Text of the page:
I’ve come to know many chronic pain sufferers that are indeed already prescribed antidepressants as an addition to pain relief for chronic pain. I’m yet to know any that find these effective in place of further treatment. I also know many people who benefit from holistic therapies and exercise and diet for pain management. The problem here is the assumption that everyone or nobody benefits from one type of treatment. NICE make some very encouraging points in the idea that collaborative discussion with patients will play a role in deciding treatment, sadly what it then does is states pain relief won’t be offered initially, leaving many people awaiting a diagnosis in agony.

If you’ve suffered chronic pain ongoing and for a long period it’s likely you will be hoping for a diagnosis. NICE addresses here that the prognosis isn’t always simple and a true diagnosis other than pain itself can be hard to find on occasion. Another of my issues with this statement is, people who are seeking diagnosis will be further fobbed off and advised their pain has no known cause without a full and thorough investigation being carried out. It also indicates that addiction to painkillers is commonplace, as opposed to people taking them in order to function and live a more fulfilling life.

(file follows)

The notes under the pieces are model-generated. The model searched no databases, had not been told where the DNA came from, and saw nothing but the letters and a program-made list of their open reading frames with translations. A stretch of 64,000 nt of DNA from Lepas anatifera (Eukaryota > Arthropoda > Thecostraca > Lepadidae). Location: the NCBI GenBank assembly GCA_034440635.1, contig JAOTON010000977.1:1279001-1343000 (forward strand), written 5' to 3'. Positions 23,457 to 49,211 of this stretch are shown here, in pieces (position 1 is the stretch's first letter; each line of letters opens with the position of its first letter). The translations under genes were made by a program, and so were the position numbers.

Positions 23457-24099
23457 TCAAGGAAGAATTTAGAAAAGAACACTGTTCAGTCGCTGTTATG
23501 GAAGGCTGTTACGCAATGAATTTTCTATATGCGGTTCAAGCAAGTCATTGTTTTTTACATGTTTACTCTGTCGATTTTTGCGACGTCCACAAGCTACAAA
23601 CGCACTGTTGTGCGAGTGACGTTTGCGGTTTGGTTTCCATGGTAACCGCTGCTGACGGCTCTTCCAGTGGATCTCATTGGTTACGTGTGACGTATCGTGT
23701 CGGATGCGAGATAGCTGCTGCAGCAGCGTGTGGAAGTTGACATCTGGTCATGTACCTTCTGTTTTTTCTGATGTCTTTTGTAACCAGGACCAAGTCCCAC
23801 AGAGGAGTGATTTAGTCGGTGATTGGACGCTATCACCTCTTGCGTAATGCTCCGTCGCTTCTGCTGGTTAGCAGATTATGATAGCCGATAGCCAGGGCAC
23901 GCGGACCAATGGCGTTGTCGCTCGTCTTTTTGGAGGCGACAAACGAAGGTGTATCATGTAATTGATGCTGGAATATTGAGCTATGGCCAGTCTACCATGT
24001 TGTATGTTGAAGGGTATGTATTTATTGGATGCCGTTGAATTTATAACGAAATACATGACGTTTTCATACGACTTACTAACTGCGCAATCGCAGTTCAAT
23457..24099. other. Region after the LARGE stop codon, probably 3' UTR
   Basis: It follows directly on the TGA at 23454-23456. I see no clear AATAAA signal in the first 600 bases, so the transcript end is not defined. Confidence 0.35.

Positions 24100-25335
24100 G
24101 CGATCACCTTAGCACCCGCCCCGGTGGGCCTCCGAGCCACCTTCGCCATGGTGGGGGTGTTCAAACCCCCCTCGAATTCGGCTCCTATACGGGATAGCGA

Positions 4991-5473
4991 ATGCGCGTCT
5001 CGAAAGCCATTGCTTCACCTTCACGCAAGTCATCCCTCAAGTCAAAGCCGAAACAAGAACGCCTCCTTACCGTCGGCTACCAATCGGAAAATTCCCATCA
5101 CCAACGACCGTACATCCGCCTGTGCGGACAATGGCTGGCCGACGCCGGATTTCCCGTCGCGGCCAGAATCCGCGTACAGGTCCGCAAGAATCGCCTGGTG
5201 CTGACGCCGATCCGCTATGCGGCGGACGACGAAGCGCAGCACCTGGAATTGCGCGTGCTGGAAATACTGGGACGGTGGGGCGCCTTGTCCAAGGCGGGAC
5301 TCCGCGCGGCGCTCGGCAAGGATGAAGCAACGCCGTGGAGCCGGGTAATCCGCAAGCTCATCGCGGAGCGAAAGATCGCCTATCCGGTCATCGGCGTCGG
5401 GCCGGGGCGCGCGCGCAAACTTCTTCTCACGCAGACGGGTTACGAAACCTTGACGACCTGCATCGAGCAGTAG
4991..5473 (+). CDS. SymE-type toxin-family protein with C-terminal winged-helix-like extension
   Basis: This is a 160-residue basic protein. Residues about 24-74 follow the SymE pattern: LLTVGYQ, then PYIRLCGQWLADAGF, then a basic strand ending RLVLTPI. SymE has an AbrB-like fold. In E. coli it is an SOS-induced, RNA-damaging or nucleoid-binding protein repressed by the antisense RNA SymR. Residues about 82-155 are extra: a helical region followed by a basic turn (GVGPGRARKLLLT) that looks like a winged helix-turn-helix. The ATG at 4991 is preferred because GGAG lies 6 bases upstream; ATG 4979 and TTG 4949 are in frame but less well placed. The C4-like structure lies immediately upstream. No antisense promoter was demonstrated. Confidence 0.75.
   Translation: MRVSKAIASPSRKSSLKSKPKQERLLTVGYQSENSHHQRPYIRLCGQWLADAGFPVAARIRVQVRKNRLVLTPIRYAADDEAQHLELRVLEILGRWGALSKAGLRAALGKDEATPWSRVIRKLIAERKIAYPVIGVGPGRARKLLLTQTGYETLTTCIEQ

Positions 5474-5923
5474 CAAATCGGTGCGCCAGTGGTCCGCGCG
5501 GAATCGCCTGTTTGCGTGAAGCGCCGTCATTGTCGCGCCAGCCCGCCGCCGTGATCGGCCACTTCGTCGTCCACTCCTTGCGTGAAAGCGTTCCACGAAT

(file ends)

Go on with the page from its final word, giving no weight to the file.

Furthermore suggesting antidepressants come without similar risk or harm is also damaging. I have taken antidepressants and opiate pain medication on and off for twenty years, I’ve experienced withdrawal for both and I personally found antidepressant withdrawal a much more hellish experience, that said I don’t speak for everyone and I’m fully in support of medication being commonplace to treat mental health issues. What I’d also like is to not be branded or implied an addict for taking medication to treat pain.

I don’t dispute that alternative options to medication should be commonplace. My fear is the removal of treatment or the lack of prescribing in the first instance will lead to untold suffering and the search for pain relief elsewhere. Potentially from illegal drugs and under researched off label medications. You only have to look at Twitter to see the outrage from people in the chronically ill community to understand that this will impact us significantly.